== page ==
ASHEVILLE With the North Carolina General Assembly finished for the year, protesters brought their Moral Monday demonstration to Asheville.
The Ashville Citizen-Times reported that police estimated more than 5,000 people had gathered in Pack Square Park for the Mountain Moral Monday rally by 6 p.m. Later estimates doubled that amount.
The rally at the Buncombe County Courthouse was the first away from Raleigh.
The NAACP and other groups hosting the protests promise to go to all 13 of North Carolina’s congressional districts for the protests of what they said is the Republican-majority legislature and governor’s rollback of progress in education, social and economic equality, and voting rights.
“You can’t do wrong in Raleigh and then hide back home,” said the Rev. William Barber, president of the North Carolina chapter of the NAACP.
Several dozen of the more than 930 people – including at least 68 from Western North Carolina – arrested during the 13 weeks of protests in Raleigh were brought on the stage in Asheville as the crowd chanted “Thank you.”
“This group of jailbirds and I believe in the Golden Rule: that we should treat people the way we would want to be treated. And politicians should live by the Golden rule, too,” said Heather Rayburn, who was arrested at the July 15 protest.
Barber talked about how brave North Carolinians fought back when the state instituted segregation and laws designed to keep blacks from voting after the Civil War and also supported the civil rights movement. He said those people from history are calling for the protesters not to give up the rights and progress they fought for.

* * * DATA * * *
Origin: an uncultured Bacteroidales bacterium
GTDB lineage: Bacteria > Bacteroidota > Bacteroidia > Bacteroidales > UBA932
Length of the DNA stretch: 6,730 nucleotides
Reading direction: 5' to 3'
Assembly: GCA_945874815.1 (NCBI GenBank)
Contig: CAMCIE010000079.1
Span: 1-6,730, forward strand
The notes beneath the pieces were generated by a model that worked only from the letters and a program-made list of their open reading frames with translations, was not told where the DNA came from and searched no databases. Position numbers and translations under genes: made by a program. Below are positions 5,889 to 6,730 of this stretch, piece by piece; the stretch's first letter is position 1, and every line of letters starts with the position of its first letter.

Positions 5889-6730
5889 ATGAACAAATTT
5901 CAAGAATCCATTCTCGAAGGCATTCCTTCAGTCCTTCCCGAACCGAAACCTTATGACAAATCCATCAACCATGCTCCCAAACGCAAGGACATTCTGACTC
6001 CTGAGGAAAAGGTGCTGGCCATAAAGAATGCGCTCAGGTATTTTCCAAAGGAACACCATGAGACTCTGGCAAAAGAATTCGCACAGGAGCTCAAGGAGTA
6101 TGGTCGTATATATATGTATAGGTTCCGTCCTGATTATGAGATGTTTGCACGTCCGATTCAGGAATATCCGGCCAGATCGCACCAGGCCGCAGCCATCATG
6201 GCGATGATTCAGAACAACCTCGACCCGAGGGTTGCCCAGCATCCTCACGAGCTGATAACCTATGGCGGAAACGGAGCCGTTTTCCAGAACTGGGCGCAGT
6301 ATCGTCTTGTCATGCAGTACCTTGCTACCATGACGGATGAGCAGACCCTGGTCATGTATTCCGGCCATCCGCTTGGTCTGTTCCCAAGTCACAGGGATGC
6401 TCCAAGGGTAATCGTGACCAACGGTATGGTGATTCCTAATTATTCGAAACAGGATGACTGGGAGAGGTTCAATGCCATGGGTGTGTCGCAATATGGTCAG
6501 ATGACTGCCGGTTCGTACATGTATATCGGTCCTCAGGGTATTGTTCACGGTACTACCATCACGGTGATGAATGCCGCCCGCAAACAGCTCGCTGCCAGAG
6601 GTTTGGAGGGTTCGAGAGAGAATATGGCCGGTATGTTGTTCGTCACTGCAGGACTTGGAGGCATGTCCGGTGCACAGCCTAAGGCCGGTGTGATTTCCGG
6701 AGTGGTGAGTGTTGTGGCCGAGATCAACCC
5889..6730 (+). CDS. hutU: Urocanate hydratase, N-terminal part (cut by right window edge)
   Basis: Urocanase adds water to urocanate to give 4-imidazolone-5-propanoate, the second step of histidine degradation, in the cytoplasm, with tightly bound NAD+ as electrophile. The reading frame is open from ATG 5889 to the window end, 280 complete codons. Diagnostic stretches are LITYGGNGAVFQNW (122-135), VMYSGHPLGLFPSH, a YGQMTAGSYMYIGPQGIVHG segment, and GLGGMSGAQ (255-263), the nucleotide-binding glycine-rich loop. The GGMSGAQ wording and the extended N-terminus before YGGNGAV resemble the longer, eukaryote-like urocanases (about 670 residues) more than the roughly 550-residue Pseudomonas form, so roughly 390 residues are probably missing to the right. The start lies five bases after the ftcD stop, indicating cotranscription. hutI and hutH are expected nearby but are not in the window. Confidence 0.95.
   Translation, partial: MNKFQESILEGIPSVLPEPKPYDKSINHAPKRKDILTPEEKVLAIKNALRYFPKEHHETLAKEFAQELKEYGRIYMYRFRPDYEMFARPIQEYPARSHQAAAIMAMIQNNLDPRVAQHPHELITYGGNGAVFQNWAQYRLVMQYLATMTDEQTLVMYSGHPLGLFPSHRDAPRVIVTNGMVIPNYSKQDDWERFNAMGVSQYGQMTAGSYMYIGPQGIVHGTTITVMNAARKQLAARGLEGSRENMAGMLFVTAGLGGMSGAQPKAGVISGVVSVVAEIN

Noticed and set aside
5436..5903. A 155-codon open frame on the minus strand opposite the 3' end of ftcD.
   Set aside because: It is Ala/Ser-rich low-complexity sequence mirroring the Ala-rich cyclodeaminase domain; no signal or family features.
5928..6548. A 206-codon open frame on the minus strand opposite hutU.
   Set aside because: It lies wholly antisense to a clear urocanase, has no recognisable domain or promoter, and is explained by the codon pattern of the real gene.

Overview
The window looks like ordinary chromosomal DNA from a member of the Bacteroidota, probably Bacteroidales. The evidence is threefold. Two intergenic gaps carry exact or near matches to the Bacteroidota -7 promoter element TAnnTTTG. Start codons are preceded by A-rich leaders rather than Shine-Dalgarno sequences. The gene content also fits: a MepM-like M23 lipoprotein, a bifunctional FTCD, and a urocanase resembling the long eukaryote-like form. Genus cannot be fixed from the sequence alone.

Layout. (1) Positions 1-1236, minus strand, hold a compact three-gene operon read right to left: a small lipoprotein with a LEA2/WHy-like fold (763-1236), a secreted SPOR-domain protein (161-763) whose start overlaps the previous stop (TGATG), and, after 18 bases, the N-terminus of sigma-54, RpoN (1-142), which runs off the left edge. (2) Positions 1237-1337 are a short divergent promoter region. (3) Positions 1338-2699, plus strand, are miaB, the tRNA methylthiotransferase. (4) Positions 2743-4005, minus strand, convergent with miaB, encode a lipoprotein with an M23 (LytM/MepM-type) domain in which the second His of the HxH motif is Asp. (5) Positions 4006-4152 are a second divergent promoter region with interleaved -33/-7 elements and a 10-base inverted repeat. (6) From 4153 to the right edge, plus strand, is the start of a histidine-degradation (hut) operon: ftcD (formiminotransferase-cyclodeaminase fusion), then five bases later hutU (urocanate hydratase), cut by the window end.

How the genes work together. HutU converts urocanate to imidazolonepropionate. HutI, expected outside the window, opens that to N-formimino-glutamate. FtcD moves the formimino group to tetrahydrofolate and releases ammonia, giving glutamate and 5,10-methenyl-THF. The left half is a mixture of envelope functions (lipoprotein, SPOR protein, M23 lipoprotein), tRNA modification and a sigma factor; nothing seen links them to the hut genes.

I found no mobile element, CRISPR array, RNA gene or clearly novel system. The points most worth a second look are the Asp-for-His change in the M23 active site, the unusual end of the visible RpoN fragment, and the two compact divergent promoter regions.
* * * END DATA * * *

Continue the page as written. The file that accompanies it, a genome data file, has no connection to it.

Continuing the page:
“This legacy is calling us once again today. We have seen a regressive and immoral legislature in 180 days turn public policy 180 degrees,” he said.
Barber said taking the protests out of Raleigh will prove there is support for what the protesters want. He told members of the crowd they must get more people registered to vote and let their elected officials know they are angry with the direction the state is moving.
“This is no momentary hyperventilation and liberal screaming match,” Barber said. “This is a movement.”
Sylva residents Sue Bartlett and Mary Slagle attended the rally. The former schoolteachers told the Citizen-Times they wanted to stand up for what’s right.
“We’re concerned about the children, concerned about health care, concerned about our environment,” Bartlett said.
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